AI-Powered Quality Control: Solving the Costly Construction Problem

Stuart Maggs
3 min readApr 3, 2023

As an Architect, I have witnessed firsthand the challenges project teams face in ensuring that construction projects are executed according to plan. I always considered it remarkable that only 5–10% of a construction project is typically checked against the plan, leaving project leaders relying on outdated or low-resolution information to make critical decisions, which all lead to budget and schedule overruns due to repeated errors and increased uncertainty.

So why does this happen? Why is only 5–10% of a construction project checked against the plan?

One of the reasons why only a tiny portion of a construction project is checked against the plan is that it is simply not humanly possible to check everything. Large complex projects involve the installation of millions of elements so checking everything regularly is too time- or cost-prohibitive to be practical it would require massive teams of experienced industry professionals to review and check work. And surfacing mistakes is like finding a needle in a haystack.

We estimated on a single project validating 1 week of construction work generated 2 months of gruelling flat-out manual work to document, validate and track everything. That’s not even taking into account that even the most diligent industry professionals are prone to errors.

This information gap between design and build leaves projects open to significant risk.

The consequence of not finding the needle in the haystack

Typically when there are deviations from the plan, these issues surfaced and it takes months before the management team is made aware, reducing the time available to mitigate issues and coordinate solutions. Leading to 2nd or 3rd order issues creeping in, producing a larger issue.

If left undiscovered, the consequences manifest as rework, where work must be torn down and done again, or a costly re-design of the building must be undertaken. This inevitably leads to schedule delays and more project risk.

Real-world impact

The consequences are all around us. Delays and cost overruns have plagued the construction of the new Berlin-Brandenburg Airport in Germany. Initially scheduled to open in 2012, but construction errors and low-resolution quality control have caused numerous delays. The latest estimates suggest that the project, which was initially budgeted at €2.4 billion, could end up costing as much as €7 billion.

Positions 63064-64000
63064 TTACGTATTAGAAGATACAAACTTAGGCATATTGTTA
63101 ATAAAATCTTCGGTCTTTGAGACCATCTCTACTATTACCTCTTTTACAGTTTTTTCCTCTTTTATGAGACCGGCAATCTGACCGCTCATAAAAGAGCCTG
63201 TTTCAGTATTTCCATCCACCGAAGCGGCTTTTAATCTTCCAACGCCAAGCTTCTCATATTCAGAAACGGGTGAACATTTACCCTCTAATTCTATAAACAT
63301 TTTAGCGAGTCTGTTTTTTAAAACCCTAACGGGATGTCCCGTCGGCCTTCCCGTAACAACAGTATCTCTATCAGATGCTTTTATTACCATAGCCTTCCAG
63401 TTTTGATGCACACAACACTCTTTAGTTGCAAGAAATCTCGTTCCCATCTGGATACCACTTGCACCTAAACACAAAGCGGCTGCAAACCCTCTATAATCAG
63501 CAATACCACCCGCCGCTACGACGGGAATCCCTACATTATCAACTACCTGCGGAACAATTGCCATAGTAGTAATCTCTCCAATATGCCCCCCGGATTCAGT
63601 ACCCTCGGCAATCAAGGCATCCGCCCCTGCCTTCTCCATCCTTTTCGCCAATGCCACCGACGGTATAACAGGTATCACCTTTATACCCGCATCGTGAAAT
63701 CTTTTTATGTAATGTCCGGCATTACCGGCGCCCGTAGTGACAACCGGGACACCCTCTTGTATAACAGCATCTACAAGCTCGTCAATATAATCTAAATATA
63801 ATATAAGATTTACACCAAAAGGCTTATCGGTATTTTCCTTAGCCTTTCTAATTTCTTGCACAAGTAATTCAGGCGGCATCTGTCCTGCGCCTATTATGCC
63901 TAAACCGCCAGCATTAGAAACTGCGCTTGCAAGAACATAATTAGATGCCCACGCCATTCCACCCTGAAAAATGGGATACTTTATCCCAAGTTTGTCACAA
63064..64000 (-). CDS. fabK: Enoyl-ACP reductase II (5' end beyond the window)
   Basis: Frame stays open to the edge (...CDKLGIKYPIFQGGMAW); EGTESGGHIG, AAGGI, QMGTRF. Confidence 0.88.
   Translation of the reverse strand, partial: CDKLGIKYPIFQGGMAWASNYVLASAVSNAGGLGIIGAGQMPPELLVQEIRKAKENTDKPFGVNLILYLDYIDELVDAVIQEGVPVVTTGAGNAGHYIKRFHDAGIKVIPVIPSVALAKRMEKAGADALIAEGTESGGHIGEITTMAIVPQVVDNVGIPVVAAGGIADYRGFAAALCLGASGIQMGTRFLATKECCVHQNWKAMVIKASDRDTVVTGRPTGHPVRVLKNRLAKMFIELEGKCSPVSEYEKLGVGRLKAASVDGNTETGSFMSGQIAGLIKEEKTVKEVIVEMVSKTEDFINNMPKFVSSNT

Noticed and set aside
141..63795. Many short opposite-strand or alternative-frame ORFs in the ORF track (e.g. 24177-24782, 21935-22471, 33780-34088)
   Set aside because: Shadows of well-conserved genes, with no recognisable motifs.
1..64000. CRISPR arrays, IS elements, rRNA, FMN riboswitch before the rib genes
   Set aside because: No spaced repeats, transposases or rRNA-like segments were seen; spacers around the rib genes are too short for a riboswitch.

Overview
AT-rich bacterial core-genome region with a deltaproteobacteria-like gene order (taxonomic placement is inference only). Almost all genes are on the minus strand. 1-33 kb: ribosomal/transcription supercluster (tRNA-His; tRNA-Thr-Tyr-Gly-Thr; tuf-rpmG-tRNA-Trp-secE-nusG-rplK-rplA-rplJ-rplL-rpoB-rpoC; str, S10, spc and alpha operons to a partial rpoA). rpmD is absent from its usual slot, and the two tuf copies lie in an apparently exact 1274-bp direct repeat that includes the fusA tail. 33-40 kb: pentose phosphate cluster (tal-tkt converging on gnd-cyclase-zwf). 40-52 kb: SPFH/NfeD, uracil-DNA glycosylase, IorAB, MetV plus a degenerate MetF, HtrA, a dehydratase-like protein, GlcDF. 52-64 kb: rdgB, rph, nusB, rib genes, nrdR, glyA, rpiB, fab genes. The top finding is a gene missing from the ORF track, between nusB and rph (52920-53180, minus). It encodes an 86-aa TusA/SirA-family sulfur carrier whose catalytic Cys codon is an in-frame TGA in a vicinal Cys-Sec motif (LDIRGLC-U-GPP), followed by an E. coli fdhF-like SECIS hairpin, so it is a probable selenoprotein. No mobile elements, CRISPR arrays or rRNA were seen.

https://www.khl.com/news/-7-billion-airport-construction-delays/1138136.article
https://www.khl.com/news/-7-billion-airport-construction-delays/1138136.article

The solution to this problem is to automate quality control to make it possible using AI.

So how do we solve this problem? We believe better information at the right time to make better decisions can redefine how projects are delivered. Leveraging the power of AI to automate the validation of 100% of what is built. Continuously comparing the 3D plan (BIM) with what is being built, flagging deviations from the plan early, and alerting the project team to take corrective action before problems become more significant. Radically reducing risk, costly errors, rework, and project delays, leading to significant cost savings and better outcomes for construction projects.

Automation process

Conclusion

The challenges faced by project teams will continue to increase with the pressure of increasing material prices, skilled labour shortages, and the sheer scale and complexity of construction projects. It is no longer impractical or cost-prohibitive to validate 100% of a project and deliver back actionable information to stakeholders to de-risk project delivery.

AI-powered construction tools offer the opportunity to radically change how we deliver projects, delivering a new perspective to inform decisions and keeping projects running smoothly. Reducing risk and securing profit margins.

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Stuart Maggs

Architect, designer, and trailblazer at the helm of Naska.AI. With a keen eye for innovation and bridging the gap between the physical and digital worlds